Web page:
"We're hated as a band can be," Coldplay singer Chris Martin recently told Entertainment Weekly during an interview laced with a squirming inferiority complex. Perhaps that's absurd and disingenuous coming from an arena band with seven Grammys and 40 million albums sold (and a headlining slot at last summer's Lollapalooza), but at least it indicated a band trying not to rest on laurels. Describing the band's new album, "Mylo Xyloto" (Capitol) , out today, Martin continued: "It's an effort to redefine what a Coldplay record is. Who knows if anyone will like it? But we definitely can't be accused of standing still and relying on the same formula."
Actually, that accusation is still easy and applicable -- and not necessarily a bad thing.
Martin may not hear it, or want to after a decade of hit records, but Coldplay has a clear formula, a good one. The band's repeated successes with several sweet anthems wouldn't remain so durable without a reliable template. "Mylo Xyloto" (MY-lo ZY-luh-to) is as bright and colorful as its graffiti cover art, but like each previous album it also merely massages the Coldplay feel-good formula, adorning it with different sounds and styles, this time courtesy of returning producer Brian Eno.
Eno has an impressive track record with certain artists (David Bowie, U2, Talking Heads), but he's not King Midas -- not everything he touches turns to a creative breakthrough. When he began collaborating in the early '70s, his production was credited on albums as "Enossification"; in the "Mylo" credits, it's "Enoxification." That doesn't necessarily mean it's become noxious. For "Mylo," it means wrapping most of these recordings in gauze, blurring the crisp edges, shooting them through the sonic equivalent of "soft focus." Enoxification here simply keeps the sound interesting enough -- the percolating loops underneath "Charlie Brown," for instance, or the swaying synth-strings on the single "Paradise" -- so that listeners won't completely confuse the band's widescreen balladry with its last round of sing-along hits.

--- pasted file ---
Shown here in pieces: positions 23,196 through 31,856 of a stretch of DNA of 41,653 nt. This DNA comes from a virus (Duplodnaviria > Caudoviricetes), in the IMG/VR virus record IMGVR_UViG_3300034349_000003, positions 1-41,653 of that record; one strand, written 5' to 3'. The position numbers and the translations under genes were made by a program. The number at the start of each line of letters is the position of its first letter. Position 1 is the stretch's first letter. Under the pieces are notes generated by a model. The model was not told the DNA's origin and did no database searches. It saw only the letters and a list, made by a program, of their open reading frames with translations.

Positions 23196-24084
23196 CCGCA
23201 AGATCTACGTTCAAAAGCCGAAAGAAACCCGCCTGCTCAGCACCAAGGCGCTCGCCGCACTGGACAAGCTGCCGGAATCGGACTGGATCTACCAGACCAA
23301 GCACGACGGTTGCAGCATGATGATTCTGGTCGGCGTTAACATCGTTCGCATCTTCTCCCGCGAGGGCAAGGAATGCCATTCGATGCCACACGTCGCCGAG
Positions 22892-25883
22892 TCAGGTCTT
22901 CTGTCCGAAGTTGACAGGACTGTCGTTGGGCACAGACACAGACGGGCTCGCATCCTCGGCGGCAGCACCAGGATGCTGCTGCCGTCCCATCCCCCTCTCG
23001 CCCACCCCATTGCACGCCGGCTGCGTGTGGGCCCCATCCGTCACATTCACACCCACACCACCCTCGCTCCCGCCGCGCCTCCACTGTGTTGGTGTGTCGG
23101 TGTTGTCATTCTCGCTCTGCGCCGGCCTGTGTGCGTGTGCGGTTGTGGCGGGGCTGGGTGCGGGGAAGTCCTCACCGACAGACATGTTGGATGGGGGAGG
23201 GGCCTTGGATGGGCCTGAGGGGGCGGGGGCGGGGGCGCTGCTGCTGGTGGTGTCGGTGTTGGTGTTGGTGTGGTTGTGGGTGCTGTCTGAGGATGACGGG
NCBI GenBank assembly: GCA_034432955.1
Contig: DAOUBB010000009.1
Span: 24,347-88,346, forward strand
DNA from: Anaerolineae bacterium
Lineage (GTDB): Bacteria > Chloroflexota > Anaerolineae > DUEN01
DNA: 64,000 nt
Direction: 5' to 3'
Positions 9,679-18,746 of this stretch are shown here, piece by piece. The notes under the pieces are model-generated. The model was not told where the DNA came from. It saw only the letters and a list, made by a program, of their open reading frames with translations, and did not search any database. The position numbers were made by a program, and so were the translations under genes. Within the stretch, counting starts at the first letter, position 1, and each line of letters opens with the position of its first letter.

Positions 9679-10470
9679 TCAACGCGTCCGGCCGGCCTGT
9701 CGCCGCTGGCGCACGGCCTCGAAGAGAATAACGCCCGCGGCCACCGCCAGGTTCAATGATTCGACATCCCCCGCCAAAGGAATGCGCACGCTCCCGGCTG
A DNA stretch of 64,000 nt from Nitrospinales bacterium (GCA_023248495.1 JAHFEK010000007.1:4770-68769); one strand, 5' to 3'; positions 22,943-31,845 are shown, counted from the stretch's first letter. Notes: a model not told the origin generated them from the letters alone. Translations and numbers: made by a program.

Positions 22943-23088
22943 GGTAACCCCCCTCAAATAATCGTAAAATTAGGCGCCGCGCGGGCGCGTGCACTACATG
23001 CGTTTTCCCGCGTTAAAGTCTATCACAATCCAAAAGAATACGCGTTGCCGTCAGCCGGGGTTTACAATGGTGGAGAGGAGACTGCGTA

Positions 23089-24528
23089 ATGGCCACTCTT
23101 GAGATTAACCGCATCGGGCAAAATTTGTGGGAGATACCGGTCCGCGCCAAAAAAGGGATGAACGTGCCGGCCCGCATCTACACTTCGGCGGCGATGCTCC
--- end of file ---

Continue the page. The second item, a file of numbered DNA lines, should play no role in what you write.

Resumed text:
The worst moments on "Mylo Xyloto," in fact, are when the band tries something drastically different. The obvious aping of decade-old jagged Radiohead guitar tracks on "Major Minus" are definitely not a plus, and the worn-out Massive Attack beat underneath "Up in Flames" fails to ignite. The ballyhooed Rihanna appearance on "Princess of China" is not as jarring as you might expect (only in the sense that she's clearly such a better singer than Martin), and the gimmick distracts from an otherwise dull melody.
But the album is front-loaded with a heap of winning tunes, including the smooth, gliding electro-pop of "Hurts Like Heaven," maybe the band's speediest tempo yet, and the IMAX production of "Charlie Brown." That latter song is where the album's loose concept slips into focus, a lyrical leaning toward "lost boys" and "scarecrow dreams" that crystallizes in "Us Against the World," a moving ballad that occasionally dips too low for Martin's vocal register. To his and Eno's credit, the song isn't transposed; they let him scrape the bottom of the bass clef and blow the note twice, making his outpouring of romantic dreams sound all the more sincere -- again. Fifteen years later, he can still finesse that tried-and-true pop moment. It's a mastery that's not always easy to love but, so far, difficult to truly hate.